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Fishing in the Far East

Posted by: Seth Stohs Updated: November 9, 2010 - 7:58 AM

Very early on Monday morning, the agent of Japanese right-handed starting pitcher Hisashi Iwakuma posted in Twitter that the Oakland A's placed the winning big on his client. The news was confirmed by several sources later on Monday morning. Joe Christensen blogged yesterday that he confirmed with Twins GM Bill Smith that the team had indeed placed a bid. Soon, it was reported that the Twins had placed the second-highest bid for Iwakuma's services. Late last night, a report indicated that the A's winning bid was $17 million.

Iwakuma's scouting reports seem rather familiar. He is a 30-year-old right-hander with very good control, who keeps the ball in the ball park, walks few, strikes out enough and can eat innings. That sounds like Mr. Carl Pavano, doesn't it? Or, it sounds like the prototypical Twins pitcher. Most believe that he is probably a #4 starter, although if he can eat innings, there is value in that.

How much value to the Twins? Apparently a lot. I mean, if the A's bid truly was $17 million and the Twins truly finished second, they must have bid somewhere between $10 and $15 million... JUST TO NEGOTIATE WITH IWAKUMA.

That's right, as was the case a few years ago with Daisuke Matsuzaka, the bid is just the payment to Iwakuma's current team for the right to negotiate. My assumption is that Iwakuma could be in line for a four or five year contract worth somewhere around $8-10 million a year.

Because the A's won the bid, it has the feel of a non-story to Twins fans, but I think it says a ton about the Twins offseason plans. Or, if nothing else, it gives us several talking points to blog about and discuss in comment sections!

  • What does this mean for Carl Pavano's future with the Twins? If the Twins were willing to give a team in Japan $10-plus million just to negotiate with a right-handed pitcher, it would be hard to imagine them bringing Pavano back.
  • What does it mean as it relates to acquring other pitchers? In other words, had the Twins won the bid, would that mean no other trades (like for Greinke?) could be made?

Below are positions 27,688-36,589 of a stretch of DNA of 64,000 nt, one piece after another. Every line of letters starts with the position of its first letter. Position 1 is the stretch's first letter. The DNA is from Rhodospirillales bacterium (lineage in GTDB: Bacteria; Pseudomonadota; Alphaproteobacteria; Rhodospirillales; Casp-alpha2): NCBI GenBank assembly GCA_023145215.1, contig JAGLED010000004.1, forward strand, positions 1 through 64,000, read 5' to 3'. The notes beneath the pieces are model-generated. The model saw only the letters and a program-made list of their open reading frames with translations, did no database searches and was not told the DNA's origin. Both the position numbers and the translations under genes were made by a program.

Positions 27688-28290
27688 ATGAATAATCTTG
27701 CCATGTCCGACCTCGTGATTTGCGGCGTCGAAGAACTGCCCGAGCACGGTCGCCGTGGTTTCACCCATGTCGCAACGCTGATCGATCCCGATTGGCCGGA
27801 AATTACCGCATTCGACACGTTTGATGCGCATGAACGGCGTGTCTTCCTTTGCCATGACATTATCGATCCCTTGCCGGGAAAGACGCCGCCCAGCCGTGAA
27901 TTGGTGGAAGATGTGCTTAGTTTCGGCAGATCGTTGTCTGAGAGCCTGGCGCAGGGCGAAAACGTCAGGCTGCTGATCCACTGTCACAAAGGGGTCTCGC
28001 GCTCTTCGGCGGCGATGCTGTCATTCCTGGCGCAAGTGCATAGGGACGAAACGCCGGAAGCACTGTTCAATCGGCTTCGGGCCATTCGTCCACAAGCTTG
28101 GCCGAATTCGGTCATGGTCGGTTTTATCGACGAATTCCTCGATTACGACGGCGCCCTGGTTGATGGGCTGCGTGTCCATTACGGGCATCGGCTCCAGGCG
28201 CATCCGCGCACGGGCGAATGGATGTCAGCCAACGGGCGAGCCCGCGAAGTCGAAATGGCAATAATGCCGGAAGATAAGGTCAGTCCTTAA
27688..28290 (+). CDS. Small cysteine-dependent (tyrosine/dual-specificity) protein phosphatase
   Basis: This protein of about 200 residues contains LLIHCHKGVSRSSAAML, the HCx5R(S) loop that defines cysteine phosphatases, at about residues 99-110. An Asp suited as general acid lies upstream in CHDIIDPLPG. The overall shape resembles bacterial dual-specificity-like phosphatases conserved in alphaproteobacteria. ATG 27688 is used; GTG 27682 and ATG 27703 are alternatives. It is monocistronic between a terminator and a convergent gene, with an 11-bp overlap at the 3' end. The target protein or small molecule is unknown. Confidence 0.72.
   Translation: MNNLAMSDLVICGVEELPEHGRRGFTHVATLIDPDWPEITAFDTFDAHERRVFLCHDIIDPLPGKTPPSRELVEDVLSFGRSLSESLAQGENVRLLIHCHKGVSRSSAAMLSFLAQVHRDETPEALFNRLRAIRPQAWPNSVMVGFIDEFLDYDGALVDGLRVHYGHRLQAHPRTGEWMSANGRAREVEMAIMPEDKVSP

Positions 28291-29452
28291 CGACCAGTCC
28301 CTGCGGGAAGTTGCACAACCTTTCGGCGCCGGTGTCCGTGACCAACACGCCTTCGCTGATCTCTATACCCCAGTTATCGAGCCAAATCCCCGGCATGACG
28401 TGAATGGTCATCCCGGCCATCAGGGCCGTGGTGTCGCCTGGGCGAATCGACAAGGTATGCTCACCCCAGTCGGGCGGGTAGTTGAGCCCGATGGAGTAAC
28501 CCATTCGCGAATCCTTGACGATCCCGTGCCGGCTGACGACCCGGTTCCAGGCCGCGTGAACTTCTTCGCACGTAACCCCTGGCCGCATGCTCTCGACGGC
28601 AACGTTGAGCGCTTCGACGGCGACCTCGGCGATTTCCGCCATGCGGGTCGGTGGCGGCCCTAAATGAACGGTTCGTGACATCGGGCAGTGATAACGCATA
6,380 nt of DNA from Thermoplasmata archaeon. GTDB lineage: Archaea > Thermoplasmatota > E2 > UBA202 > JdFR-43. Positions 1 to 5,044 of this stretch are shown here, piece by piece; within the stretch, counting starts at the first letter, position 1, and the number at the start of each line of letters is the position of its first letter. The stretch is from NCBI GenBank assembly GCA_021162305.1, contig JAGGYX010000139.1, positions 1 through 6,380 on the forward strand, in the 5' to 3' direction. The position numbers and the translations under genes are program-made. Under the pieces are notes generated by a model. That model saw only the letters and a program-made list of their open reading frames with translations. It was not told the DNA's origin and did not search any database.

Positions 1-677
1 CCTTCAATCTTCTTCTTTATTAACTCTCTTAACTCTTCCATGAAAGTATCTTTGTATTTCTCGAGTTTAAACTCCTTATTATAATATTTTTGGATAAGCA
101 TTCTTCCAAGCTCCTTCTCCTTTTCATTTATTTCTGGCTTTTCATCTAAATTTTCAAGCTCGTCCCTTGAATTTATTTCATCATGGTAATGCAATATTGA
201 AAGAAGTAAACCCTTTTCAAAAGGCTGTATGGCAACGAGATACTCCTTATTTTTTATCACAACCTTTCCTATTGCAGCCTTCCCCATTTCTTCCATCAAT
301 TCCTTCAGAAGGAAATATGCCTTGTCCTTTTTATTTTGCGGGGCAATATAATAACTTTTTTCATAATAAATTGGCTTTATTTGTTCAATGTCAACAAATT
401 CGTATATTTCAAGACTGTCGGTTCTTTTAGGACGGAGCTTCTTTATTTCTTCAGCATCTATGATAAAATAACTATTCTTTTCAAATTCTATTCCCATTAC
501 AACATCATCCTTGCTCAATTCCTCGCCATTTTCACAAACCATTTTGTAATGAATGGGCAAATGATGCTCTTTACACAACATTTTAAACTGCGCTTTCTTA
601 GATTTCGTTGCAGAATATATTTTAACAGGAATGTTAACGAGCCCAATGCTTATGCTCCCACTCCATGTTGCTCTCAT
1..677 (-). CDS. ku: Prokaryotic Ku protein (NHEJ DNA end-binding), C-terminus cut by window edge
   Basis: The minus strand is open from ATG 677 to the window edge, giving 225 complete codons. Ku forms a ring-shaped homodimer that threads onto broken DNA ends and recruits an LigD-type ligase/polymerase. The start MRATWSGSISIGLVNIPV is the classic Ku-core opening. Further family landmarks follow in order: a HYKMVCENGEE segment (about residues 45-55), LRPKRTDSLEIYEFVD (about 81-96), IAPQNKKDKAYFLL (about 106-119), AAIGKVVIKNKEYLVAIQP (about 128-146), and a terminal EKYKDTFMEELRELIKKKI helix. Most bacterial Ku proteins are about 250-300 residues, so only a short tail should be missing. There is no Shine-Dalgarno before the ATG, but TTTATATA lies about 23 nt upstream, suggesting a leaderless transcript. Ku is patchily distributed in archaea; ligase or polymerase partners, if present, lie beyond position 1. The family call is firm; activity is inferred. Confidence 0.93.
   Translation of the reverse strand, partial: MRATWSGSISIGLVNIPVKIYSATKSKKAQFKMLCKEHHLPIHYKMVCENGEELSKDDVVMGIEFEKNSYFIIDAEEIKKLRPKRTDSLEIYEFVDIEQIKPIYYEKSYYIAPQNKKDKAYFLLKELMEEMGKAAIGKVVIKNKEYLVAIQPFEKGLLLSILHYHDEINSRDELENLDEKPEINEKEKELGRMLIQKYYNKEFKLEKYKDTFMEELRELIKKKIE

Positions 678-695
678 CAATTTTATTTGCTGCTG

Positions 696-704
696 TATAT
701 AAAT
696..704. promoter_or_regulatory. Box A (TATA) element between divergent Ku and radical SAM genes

• What does it mean about the future of Scott Baker, Nick Blackburn and Kevin Slowey with the Twins, if anything?
  • The Twins obviously were not in the running for Japanese players such as Ichiro, Hideki Matsui and Matsuzaka for financial reasons when they became available. They didn't go after the likes of Kaz Suzuki, Tadahito Iguchi or other bigger named players from Japan. Even though the Twins finished second in this case, it is clear that they are willing to spend on top talent in the Far East, and that should be encouraging to Twins fans.
  • The fact that the Twins were willing to place a large bid on this player means that they felt they had adequate information on him. What that tells me is that the Twins must have a much larger presence in the Far East in terms of scouts.
  • That isn't to say that the Twins have not had a presence in Asia. Wang-Wei Lin (Taiwan) spent 2010 in Beloit. Hyeong-rok Choi (South Korea) spent time in Elizabethton. In Kyun Kang (South Korea) played for the Twins GCL team.  These are not household names, and to be honest, I don't necessarily believe that any of them will play AA ball for the Twins. Do you remember Tim Henkenjohann or Rodney Gessemann? No? The former pitched in the Twins farm system from 2002-2005. Gessemann pitched in 2007 and then was hurt. Both are from Germany. The Twins signed players from those countries and set roots in the baseball community there. It came to fruition in 2009 when the Twins signed Max Kepler, the top player to ever come out of Germany. The Twins seem to be there in many places in Europe, Australia and in other geographic locations. They still have work to do in the Far East, but they'll get there.
  • All of this brings up the idea of a world-wide draft. How would the dynamics of baseball change if there was even an international draft separate from the current first-year player draft. Would that even the playing field? I'm not convinced. Sure, the Red Sox got Matsuzaka, and the Yankees got Matsui. But the Twins signed Miguel Sano, and the Reds signed Aroldis Chapman. The A's put the high bid on Iwakuma, and a couple of years ago, they gave Michael Inoa the highest signing bonus to a player from the Dominican Republic.
  • MORNING UPDATE - Good morning readers! When I woke up this morning, I realized that I forgot the most important point I meant to make in this blog post. So, thanks to the beauty of editing and online media, I want to correct that. I think that an important discussion is whether the Twins should consider going after a Japanese name player (like Iwakuma) simply to put their name into the minds of many Japanese baseball fans. You have to spend money to make money might be a good cliche to use for this discussion. How many additional Twins jerseys could be sold in Japan? How important would it be to have the Twins name all over the baseball-rich country? It is certainly a point to consider.

This might be a good example of why the TwinsCentric bloggers are going to be blogging here at StarTribune.com all offseason. One little story presented me with several thinkers and/or talkers. Baseball's international market is a very interesting topic, and the Twins increased efforts internationally over the past decade makes it even more interesting.

By the way, we also want to thank everyone for your comments on our four Blueprints from the TwinsCentric Offseason GM Handbook. The offseason certainly creates plenty of free thinking and ideas, and this is a great place to share them. Several other Twins bloggers posted their offseason blueprints too, so if you want to check them out, here they are:

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